LEADING political and business figures have paid tribute to Sir Eric McClintock, a prominent businessman and public servant, who died in Sydney on Tuesday at the age of 99.
The older brother of the late Muswellbrook Chronicle and Hunter Valley News editor Bernie McClintock was a senior adviser to Prime Minister Sir John McEwen and, as Assistant Trade Commissioner in the late 1940s and First Assistant Secretary for the Department of Trade in the 1950s, played an instrumental role in Australia's trade and commerce policy, including tariff protection.
After leaving the public service, Sir Eric became an influential businessman, chairing Woolworths for seven years in the 1980s, establishing O'Connell Street Associates and helping to establish the Australian Industry Development Corp (AIDC) and the Committee for Economic Development of Australia (CEDA).
Sir Eric was knighted in the 1981 New Year's honours for service to exports and industry and was appointed an Officer of the Order of Australia in the 2009 Queen's Birthday honours.
His brother Bernie, who passed away at age 89 in 2012, lived in Muswellbrook for 85 years and worked with the newspapers for more than four decades.
"Sir Eric’s great achievement was to achieve the double of eminence and great influence and respect in both the public sector and the private sector," said former Prime Minister John Howard, who knew him well.
"People sometimes have a very distinguished career in one of those spheres and they top it off with a turn in the other sphere but ... Eric was someone who got to high levels of achievement and competence in both spheres.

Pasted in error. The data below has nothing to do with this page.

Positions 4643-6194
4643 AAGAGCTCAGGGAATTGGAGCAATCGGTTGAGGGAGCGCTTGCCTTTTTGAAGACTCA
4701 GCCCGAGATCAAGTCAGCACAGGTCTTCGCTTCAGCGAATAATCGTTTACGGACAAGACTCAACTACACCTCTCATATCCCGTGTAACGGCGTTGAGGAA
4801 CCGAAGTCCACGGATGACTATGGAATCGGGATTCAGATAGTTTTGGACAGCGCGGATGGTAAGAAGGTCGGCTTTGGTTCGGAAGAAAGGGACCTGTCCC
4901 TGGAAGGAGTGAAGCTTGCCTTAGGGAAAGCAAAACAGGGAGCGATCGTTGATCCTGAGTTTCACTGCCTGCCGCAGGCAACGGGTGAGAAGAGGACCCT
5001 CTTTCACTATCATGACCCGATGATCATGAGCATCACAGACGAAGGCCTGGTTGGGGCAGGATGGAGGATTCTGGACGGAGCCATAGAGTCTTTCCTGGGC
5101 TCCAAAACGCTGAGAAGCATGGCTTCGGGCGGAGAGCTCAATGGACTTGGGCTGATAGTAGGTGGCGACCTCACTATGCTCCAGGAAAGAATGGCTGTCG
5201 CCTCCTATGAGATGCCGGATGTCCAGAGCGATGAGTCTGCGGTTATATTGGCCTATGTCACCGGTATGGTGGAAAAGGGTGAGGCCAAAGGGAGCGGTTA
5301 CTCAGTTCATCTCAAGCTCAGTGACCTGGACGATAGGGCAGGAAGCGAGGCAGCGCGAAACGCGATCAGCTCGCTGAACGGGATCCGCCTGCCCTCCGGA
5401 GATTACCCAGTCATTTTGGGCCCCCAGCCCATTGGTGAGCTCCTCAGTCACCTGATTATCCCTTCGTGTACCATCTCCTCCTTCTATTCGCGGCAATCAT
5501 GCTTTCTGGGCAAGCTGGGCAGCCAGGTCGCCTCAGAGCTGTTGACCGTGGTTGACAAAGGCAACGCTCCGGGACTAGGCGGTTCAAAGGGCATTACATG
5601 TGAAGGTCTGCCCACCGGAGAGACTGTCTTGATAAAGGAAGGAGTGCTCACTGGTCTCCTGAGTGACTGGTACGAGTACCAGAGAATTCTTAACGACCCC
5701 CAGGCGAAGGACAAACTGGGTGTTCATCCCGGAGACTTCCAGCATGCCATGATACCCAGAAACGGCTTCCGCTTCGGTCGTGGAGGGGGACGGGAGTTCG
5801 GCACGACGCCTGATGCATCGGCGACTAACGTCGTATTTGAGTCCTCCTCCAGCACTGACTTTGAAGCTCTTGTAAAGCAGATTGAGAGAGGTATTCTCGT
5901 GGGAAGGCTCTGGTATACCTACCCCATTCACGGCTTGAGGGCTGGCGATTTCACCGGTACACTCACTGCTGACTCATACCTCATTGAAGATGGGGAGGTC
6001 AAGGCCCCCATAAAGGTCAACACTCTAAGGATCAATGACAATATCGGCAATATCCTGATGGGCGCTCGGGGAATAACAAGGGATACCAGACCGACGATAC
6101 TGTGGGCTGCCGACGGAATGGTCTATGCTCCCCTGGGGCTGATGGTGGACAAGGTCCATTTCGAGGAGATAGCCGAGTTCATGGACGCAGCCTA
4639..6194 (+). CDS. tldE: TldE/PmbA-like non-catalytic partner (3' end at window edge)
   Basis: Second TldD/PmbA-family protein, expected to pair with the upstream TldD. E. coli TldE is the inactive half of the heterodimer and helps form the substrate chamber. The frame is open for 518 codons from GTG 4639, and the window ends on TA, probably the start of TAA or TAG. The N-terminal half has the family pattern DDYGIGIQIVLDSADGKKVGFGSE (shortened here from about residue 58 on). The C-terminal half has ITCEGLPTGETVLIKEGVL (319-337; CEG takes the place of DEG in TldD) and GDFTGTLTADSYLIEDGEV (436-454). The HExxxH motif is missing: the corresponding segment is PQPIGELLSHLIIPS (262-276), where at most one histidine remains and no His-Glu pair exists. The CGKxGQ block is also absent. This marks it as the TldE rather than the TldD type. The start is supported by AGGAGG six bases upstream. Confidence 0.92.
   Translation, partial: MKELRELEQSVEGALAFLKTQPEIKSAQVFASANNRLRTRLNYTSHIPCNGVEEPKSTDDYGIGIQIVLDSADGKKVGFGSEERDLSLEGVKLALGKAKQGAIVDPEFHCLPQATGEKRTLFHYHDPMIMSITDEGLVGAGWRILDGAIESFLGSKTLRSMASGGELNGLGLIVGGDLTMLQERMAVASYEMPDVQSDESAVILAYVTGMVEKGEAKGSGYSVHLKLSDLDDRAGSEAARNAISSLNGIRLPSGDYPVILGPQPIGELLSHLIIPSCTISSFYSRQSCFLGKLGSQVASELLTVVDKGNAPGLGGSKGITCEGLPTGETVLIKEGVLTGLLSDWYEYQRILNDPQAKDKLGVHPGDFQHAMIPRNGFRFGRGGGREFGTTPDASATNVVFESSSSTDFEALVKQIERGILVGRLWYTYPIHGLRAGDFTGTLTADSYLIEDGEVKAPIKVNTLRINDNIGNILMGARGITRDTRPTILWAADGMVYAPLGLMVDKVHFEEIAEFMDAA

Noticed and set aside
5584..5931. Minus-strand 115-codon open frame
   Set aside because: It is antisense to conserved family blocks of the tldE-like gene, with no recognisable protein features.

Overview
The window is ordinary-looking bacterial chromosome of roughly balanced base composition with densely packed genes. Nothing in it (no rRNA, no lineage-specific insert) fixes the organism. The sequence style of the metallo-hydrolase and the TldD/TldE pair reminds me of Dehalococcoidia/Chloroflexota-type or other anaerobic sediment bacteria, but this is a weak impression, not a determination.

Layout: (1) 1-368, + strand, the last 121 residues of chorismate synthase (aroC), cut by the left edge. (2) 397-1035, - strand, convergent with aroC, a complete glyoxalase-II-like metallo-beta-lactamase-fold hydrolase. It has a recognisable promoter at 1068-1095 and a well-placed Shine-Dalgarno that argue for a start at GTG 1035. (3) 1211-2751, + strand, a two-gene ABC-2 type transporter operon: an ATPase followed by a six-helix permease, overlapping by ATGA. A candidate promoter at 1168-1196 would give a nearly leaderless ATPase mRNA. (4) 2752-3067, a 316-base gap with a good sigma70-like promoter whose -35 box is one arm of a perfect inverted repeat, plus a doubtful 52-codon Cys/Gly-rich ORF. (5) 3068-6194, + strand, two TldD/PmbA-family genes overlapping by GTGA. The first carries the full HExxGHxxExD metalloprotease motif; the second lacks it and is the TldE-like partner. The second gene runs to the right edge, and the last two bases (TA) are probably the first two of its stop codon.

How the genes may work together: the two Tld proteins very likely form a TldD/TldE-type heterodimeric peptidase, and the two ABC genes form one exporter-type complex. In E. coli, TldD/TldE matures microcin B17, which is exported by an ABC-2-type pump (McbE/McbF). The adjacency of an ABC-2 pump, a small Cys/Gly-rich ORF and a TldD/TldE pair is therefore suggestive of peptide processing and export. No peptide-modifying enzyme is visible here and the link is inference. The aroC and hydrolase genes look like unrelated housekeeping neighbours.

"He was part of a very influential group of people who advised Sir John McEwen way back in the late 1950s ... this was at a time when the argument was developing over levels of tariff protection. I don't think Eric agreed entirely with the commitment to high tariffs, but it was de rigueur in those days.
"Then he transitioned to the private sector in the early '60s and had a very successful business career. He lived a remarkably long life and he was seen as a person of great business skill and was highly ethical."
Woolworths Group chief executive Brad Banducci said Sir Eric would be fondly remembered by his former colleagues.
"We are saddened to hear of the passing of Sir Eric McClintock," said Mr Banducci.
"Sir Eric was chairman in the 1980s at a time of strong sales growth for the business. He was also instrumental in the expansion of our network of stores by overseeing the acquisition of the Safeway Group, which at the time was the leading supermarket chain in the Victorian market," he said
Sir Eric was born in Gulgong in central western NSW in September 1918 to a newspaper proprietor and was educated at De La Salle College in Armidale and at Sydney University.
He leaves behind three children – Paul, the former chairman of Myer and Medibank Private; Leigh, who followed his father into the Department of Trade and worked for Alcoa in North Asia; and Marg, an architect.
His wife, Lady Eve, died five years ago after 70 years of marriage.
Paul McClintock, who like his father had a successful career in business and the public sector (serving as principal private secretary to Mr Howard during the Fraser administration and as Secretary to Cabinet and Head of Cabinet Policy during the Howard era) described his father as a trailblazer.
"He's been an extraordinarily consistent contributor to Australian life over such a long period of time," Mr McClintock said.
"He was hugely respected and liked ... he was one of the very early successful transfers from the public service to business life, he was one of the real trailblazers in that area."
Sir Eric's funeral will be held at St Francis Xavier church in Lavender Bay in Sydney at 10am on Friday, April 6.